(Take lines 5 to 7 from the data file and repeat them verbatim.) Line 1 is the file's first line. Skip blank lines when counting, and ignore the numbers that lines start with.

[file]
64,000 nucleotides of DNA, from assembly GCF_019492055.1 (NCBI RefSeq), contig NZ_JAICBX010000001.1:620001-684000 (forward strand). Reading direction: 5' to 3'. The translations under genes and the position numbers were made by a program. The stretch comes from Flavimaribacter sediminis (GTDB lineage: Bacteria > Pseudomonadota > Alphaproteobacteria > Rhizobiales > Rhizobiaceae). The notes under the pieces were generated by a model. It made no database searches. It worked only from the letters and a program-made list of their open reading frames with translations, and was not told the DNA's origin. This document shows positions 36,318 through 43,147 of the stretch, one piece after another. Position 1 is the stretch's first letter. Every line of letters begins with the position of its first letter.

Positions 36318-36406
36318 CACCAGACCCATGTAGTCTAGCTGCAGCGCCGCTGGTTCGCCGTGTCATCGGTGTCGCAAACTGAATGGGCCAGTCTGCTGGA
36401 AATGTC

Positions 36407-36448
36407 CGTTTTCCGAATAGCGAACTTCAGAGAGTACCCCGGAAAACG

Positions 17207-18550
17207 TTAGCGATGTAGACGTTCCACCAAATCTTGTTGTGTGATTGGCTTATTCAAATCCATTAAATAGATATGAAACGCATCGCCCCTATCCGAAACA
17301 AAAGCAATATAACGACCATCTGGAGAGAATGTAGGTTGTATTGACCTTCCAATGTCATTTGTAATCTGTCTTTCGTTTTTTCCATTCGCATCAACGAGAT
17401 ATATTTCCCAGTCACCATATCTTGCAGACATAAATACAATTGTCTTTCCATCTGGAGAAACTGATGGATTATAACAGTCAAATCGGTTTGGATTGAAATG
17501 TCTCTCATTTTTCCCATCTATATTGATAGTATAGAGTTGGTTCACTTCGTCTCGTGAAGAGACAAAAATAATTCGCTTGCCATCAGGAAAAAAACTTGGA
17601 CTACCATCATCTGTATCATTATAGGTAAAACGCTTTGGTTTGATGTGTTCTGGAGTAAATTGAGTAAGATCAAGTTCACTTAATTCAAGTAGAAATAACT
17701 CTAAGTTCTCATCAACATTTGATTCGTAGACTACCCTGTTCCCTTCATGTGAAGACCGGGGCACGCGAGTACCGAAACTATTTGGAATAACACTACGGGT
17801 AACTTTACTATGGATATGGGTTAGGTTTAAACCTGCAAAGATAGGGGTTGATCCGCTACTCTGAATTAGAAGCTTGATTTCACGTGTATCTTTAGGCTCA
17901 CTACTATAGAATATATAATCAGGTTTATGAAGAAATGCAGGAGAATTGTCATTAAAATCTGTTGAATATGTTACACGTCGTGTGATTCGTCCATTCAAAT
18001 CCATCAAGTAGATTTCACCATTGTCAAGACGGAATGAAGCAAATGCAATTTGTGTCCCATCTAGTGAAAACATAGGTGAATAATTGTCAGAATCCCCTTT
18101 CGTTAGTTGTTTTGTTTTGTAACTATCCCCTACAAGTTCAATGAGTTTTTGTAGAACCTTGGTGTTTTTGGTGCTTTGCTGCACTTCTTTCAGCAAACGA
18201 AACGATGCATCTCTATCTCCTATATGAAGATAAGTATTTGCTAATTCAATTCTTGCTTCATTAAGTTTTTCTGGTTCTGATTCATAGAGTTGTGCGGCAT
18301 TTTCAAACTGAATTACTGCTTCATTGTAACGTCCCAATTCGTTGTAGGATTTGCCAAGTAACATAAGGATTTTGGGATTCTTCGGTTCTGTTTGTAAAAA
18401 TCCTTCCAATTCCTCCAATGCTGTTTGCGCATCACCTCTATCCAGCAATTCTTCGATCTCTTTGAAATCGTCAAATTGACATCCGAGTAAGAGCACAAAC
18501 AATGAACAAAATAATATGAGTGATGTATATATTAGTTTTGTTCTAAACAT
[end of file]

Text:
Positions 36407-36448
36407 CGTTTTCCGAATAGCGAACTTCAGAGAGTACCCCGGAAAACG

Positions 17207-18550